Eventually I graduated nursing school, stressed about the NCLEX, passed NCLEX, stressed about finding a job, and found a job. In the ICU. In an ICU that had not hired a new employee in at least ten years. And certainly not a new grad. To say I was stressed was an understatement. During this time, I started having other strange symptoms…my big toe of my left foot would occasionally feel like it was on fire, I was extremely tired all the time, my heart would feel like it was pounding, and the headaches and blurred vision continued. I even had angina during yoga class. It scared me, but it passed so I soldiered on. At this time I knew a lot more about pathophysiology and knew something was wrong, but could not figure it out. But I was so focused on the new job with its intense orientation, that I once again ignored my own needs in pursuit of my goal to be Super Nurse.

It was around this time that I had my regular checkup with my OB/GYN Nurse Practitioner, Nurse Gail. I will forever be thankful to her for doing something no doctor had ever done. I requested a lipid panel as I hadn’t had one done in several years and she recommended we do a full CBC and chemistry panel as well. Yes, a simple blood test is what finally got me on the path of figuring out what was wrong. If Nurse Gail hadn’t ordered that test, there’s no telling where I’d be right now…likely disabled or possibly even dead. So, I went off to the lab, got my blood drawn and looked forward to seeing if my cholesterol was as fabulous as it had been during my pre-nursing days. I didn’t even begin to consider that something would be wrong with my CBC. But something was.

The first test showed a Hbg of 17.1, a Hct of 51.8 and PLT at 859. Clearly something was out of whack. Of course, the first thought is that the sample was faulty somehow, so I went in for another draw. This was was even worse, with Hbg at 17.2, Hct at 51.9 and PLTs the same. I self-diagnosed myself as iron-deficient (don’t ask how I got there…I have no idea!) and tried eating more meat. Well, that didn’t work as my next draw ten days later showed Hbg 18, Hct an astonishing 52.8 and PLT 922. I was a walking time bomb. With blood that thick and platelets that high, I was at immense risk for a thrombotic event of some kind. I was immediately referred to a hematologist/oncologist and sent to the infusion center at Kaiser to have some of that extra blood drained off in a procedure called a phlebotomy.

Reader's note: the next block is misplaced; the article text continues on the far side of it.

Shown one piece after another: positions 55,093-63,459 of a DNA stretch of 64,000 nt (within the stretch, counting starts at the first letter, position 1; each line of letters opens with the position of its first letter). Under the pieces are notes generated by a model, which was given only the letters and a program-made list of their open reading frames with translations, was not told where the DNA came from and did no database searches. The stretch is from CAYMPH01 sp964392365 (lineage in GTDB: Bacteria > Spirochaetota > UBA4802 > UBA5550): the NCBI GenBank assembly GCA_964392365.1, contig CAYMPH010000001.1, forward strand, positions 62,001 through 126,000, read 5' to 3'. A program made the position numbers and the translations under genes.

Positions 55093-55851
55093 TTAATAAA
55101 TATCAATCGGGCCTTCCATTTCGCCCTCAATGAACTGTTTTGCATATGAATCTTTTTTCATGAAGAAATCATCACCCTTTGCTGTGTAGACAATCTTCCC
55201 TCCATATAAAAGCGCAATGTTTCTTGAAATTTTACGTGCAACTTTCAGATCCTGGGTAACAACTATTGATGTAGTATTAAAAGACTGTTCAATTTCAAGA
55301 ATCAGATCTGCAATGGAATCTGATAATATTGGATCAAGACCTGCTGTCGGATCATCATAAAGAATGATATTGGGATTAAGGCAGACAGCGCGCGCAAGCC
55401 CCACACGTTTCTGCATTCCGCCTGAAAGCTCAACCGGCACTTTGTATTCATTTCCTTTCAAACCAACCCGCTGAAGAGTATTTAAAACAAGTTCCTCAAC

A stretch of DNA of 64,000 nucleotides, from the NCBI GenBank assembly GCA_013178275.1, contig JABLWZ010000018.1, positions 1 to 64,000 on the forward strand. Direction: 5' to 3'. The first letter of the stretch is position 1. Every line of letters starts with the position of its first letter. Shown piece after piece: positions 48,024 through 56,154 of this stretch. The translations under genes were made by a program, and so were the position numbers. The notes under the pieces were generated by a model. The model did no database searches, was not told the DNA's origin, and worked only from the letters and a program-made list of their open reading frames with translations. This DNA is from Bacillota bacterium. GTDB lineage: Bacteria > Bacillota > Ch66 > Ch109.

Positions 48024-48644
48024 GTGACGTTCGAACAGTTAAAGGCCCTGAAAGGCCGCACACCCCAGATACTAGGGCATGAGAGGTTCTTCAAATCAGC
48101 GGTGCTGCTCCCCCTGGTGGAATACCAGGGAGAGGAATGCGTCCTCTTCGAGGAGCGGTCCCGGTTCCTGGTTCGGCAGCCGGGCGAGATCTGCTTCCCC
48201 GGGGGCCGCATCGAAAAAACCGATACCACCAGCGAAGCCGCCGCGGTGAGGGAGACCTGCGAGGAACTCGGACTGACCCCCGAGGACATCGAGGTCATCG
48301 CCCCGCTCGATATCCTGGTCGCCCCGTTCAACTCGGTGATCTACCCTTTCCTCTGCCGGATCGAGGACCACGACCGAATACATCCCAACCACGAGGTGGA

My veins needed lots of warming up at my first phlebotomy. I think they were hiding…I was really scared here but my friend Kerry came with me :-)

polycythemia vera

See that stopcock? The blood was so thick it barely flowed through the tubing so they had to keep flushing the line. Imagine that thick blood trying to get through my brain…no wonder I had headaches!


Almost done with my first phlebotomy. They had to poke me a few times :-(

polycythemia phlebotomy

Second time getting my vampire action on…an old pro!

The point of a phlebotomy is to get the Hbg/Hct down to safe levels so the blood can flow freely through the body while reducing the risk of a clot. I ended up having three phlebotomies while I worked with my oncologist to figure out what was wrong and what we were going to do about it. After loads of lab draws and tests, I was eventually diagnosed with one of the myeloproliferative neoplasms (MPNs). These chronic blood cancers involve an overproduction of blood cells and can vary from just the platelets to all the cell lines. In my case it is the platelets and red blood cells, so my particular MPN is polycythemia vera. If you’ve learned about PV in school, you have probably read some pretty scary statistics about life expectancy of 10 years and so on and so forth. Luckily, there has been loads more research since those stupid statistics were published, and many of us with MPNs live normal lives as long as we keep our blood counts under control and we don’t progress to myelofibrosis or acute myeloid leukemia, a fear I live with every day (knock on wood, please!).